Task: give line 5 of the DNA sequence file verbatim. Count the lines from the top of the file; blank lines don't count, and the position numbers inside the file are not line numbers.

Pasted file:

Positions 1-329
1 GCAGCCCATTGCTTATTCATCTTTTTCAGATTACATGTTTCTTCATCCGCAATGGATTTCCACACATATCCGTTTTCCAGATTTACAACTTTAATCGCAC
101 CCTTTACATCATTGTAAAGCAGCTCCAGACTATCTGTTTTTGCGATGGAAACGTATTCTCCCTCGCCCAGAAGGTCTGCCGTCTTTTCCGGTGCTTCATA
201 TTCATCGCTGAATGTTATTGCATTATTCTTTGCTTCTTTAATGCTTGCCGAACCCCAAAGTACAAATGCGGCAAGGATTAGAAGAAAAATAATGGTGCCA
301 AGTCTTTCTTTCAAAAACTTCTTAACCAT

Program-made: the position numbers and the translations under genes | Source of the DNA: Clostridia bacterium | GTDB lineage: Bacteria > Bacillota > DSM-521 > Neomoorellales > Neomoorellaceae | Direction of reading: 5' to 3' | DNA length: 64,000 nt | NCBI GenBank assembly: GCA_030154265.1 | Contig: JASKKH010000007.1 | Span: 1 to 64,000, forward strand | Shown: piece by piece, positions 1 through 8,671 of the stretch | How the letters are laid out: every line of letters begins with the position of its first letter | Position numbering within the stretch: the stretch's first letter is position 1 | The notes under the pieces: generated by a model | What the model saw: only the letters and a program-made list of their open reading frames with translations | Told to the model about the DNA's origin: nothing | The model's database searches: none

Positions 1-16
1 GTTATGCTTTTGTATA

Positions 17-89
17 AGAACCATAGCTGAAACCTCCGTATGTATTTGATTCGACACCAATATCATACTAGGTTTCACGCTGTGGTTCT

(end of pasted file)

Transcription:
301 AGTCTTTCTTTCAAAAACTTCTTAACCAT